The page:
New York City and Miami were the original targets when GTOs were first established in 2016. Since then, they have been continually expanded to cover metropolitan areas across the country. The latest expansion has included Litchfield County in Connecticut and several of the more populated counties in Colorado including Denver County, Jefferson County, Adams County, and Summit County.
GTOs require title insurance companies to file a FinCEN Form 8300 within 30 days of any covered transaction. This form will ask for a range of information related to the transaction at issue and the individual behind it. For example, the purchase price and date of the transaction must be provided. Furthermore, the address of the residential property being purchased must be listed.
Also, the FinCEN form will ask for the identity of the person primarily responsible for representing the purchaser. This individual must verify their identity by providing a copy of their driver’s license, passport, or other identifying documents.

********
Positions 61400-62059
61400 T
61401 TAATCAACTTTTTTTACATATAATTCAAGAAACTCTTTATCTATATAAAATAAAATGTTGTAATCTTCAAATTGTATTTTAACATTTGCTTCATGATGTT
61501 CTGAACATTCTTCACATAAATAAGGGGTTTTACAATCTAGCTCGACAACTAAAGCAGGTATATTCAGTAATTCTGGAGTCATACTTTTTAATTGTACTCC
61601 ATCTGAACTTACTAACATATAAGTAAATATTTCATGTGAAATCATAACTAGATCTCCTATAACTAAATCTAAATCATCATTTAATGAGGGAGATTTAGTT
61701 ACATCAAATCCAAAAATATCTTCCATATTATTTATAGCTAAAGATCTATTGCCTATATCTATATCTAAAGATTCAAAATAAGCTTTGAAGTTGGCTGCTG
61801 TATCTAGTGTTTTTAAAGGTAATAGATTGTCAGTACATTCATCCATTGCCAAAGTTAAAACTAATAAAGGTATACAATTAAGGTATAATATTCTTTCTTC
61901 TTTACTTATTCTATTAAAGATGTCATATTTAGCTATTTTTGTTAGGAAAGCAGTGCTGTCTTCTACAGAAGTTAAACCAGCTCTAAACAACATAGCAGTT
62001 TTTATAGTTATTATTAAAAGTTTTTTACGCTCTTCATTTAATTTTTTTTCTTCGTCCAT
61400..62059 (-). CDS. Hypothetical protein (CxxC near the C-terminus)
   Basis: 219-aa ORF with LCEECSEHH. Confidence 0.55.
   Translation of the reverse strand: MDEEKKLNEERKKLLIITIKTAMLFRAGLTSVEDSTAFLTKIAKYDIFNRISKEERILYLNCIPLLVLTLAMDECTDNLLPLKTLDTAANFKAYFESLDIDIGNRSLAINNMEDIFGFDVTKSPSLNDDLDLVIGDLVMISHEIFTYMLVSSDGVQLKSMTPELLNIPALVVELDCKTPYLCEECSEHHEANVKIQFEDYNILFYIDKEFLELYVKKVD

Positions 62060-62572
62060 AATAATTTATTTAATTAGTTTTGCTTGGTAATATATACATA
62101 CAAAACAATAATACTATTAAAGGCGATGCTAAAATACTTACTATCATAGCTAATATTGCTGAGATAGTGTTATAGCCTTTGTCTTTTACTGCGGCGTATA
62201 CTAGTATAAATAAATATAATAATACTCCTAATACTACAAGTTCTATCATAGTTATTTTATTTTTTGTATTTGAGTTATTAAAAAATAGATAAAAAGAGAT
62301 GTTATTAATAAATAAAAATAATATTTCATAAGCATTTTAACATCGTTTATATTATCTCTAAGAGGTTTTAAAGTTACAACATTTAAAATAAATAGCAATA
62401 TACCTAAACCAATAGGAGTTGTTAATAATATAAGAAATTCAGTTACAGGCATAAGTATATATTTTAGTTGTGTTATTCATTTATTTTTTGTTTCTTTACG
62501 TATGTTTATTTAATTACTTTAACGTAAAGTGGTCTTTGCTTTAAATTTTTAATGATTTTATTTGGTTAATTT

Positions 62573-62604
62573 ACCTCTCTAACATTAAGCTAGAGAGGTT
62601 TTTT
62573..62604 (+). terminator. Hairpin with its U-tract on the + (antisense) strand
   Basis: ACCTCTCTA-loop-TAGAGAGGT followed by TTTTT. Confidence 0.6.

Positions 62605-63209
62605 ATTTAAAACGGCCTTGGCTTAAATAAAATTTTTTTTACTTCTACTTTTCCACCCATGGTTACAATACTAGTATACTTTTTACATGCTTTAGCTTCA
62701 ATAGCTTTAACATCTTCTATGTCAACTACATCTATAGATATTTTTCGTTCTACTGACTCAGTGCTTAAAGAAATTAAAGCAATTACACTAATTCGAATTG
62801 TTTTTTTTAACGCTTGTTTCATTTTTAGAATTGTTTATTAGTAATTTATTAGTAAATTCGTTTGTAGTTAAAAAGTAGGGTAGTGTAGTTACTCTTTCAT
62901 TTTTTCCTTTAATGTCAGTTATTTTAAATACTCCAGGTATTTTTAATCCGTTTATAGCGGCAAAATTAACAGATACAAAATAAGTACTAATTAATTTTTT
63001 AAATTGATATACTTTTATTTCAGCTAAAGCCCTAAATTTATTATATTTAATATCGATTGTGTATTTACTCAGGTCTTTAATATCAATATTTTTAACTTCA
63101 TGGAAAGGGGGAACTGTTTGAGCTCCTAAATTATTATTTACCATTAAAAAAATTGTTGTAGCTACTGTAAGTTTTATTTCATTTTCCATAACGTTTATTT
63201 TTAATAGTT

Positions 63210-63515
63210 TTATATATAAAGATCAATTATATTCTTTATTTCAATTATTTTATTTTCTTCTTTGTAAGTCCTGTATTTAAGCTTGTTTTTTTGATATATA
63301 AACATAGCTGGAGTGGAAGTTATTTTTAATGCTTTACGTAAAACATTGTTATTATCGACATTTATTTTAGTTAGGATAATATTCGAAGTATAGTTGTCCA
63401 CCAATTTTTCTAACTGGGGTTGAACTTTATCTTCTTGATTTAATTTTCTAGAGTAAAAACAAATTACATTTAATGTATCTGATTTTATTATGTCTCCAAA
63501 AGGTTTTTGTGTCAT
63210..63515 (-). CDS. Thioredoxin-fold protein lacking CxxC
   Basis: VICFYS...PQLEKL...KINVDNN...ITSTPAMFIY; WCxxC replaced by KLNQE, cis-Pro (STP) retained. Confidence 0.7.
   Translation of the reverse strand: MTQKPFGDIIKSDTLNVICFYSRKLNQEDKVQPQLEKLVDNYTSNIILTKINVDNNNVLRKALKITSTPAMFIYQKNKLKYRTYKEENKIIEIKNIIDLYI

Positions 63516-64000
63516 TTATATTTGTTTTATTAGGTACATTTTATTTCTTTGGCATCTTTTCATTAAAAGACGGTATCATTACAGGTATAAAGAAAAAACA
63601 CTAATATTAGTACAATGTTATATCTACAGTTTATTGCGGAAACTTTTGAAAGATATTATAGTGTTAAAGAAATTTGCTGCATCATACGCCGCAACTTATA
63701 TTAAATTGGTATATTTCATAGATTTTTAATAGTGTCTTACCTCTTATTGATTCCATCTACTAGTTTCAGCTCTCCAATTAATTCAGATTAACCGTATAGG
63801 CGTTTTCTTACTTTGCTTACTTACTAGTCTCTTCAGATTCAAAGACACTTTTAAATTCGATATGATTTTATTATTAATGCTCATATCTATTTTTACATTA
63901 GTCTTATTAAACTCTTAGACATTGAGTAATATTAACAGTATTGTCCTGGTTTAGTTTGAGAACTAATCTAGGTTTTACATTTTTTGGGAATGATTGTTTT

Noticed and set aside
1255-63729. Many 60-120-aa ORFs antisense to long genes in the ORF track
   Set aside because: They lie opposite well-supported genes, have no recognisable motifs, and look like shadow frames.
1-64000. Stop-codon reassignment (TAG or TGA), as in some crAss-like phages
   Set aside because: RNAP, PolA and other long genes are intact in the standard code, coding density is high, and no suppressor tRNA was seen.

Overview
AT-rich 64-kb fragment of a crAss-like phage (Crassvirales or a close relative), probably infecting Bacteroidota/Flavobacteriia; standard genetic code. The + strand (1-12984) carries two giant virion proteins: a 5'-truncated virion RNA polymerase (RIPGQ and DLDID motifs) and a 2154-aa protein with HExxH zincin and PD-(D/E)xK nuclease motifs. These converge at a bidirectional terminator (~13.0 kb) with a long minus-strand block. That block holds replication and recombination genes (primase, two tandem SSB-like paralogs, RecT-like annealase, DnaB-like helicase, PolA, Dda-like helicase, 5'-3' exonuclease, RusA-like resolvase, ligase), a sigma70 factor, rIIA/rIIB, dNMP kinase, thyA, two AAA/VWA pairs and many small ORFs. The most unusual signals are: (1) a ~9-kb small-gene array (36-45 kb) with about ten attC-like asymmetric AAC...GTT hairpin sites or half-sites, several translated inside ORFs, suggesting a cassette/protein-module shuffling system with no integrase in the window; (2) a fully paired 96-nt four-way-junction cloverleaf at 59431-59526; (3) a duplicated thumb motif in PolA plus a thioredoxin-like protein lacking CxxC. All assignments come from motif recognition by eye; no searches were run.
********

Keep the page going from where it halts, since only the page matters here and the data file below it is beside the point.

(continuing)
Lastly, the identity of any beneficial owners of the purchaser must be provided along with documentation verifying their identities. Significant civil penalties can be imposed on companies who willfully fail to comply with any of the aforementioned requirements.
There are several reasons someone may not want to attach their identity to a real estate purchase. You can address your concerns regarding GTOs by consulting with our Dual-Licensed Tax Attorneys & CPAs.
There are multiple potential criticisms of GTOs. For instance, they may place an undue burden on businesses that must comply. GTOs require businesses to gather and report additional information on specific transactions, which can substantially increase their administrative duties and the cost of doing business.
Also, GTOs may deter legitimate transactions. Some purchasers may be reluctant to engage in certain real estate purchases because of the additional reporting requirements and scrutiny created by GTOs.
Another criticism of GTOs has to do with their effectiveness. These orders may be insufficient to deter financial crimes because criminals can simply find other ways to transfer their money outside of regulated industries.